Kobanê has bidden farewell to a legend: Hardem, also known as Musa the Sniper – Murat Bay

“He became martyr, but he saved hundreds of lives. Every sniper he has trained will escalate the struggle in his memory. So the hero of Kobanê, Musa the sniper will live forever.”

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Following the liberation of the city centre of Kobanê, the perception of the general public that the war is over, in a way, isolates the struggle of Kobanê. The clashes persist in a vast area from the town of Sirrin in the south of the city, to the borders of Girê Sipî (Tell Abyad) in the east. When clashes become violent, news about casualties from YPG front arrive.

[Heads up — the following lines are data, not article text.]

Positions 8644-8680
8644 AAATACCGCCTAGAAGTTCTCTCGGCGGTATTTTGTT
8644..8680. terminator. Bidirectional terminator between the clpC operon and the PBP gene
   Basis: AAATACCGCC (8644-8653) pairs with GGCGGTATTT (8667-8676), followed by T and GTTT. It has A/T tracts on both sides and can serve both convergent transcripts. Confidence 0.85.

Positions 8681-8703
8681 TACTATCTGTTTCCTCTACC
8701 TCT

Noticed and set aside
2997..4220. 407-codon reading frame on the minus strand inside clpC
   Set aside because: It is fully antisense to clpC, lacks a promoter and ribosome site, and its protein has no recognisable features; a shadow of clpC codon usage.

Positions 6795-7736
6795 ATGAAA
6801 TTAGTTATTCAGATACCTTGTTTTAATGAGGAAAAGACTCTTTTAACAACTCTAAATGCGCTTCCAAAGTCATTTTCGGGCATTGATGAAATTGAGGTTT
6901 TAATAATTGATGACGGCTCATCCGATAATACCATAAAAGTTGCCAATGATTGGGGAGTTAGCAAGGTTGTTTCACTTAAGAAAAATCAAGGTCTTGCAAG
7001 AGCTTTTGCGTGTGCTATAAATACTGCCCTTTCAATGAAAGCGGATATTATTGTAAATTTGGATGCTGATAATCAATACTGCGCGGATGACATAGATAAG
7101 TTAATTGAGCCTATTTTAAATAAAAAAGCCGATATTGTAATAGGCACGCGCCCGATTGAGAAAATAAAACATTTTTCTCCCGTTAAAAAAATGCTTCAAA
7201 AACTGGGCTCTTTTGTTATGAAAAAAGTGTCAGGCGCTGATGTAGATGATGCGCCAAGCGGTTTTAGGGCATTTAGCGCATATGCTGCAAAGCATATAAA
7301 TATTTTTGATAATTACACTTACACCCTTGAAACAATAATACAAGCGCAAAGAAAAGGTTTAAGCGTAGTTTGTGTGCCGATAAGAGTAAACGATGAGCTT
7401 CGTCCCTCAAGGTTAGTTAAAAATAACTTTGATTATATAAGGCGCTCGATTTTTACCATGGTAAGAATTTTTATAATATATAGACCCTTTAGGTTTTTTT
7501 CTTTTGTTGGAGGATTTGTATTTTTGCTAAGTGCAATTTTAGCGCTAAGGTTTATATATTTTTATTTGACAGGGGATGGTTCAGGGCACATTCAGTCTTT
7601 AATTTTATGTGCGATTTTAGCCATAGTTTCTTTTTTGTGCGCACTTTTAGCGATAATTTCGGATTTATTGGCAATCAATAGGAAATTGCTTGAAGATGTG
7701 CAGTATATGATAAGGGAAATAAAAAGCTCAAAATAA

Just a few days ago our hearts ached with the ‘qlam’s (requiems) sang by Viyan Peyman for her comrades that fell martyrs and for Kobanê; subsequently another news about a loss came from Herdem. Herdem, who fought at many spots from the month of October, during the most violent times of the conflict, has passed away on Tuesday at the clashes that intensified in the southeast of the city.

Photo: Yasin Akgül

Photo: Yasin Akgül

From Rojhelat to Kobanê           

Herdem, who was born and grown up in Rojhelat (Iran), spent his childhood doing smuggling to make a living for numerous years. After meeting with the Kurdish freedom movement, he joined the ranks of the struggle and conducted

Herdem, with his bıdıbıdı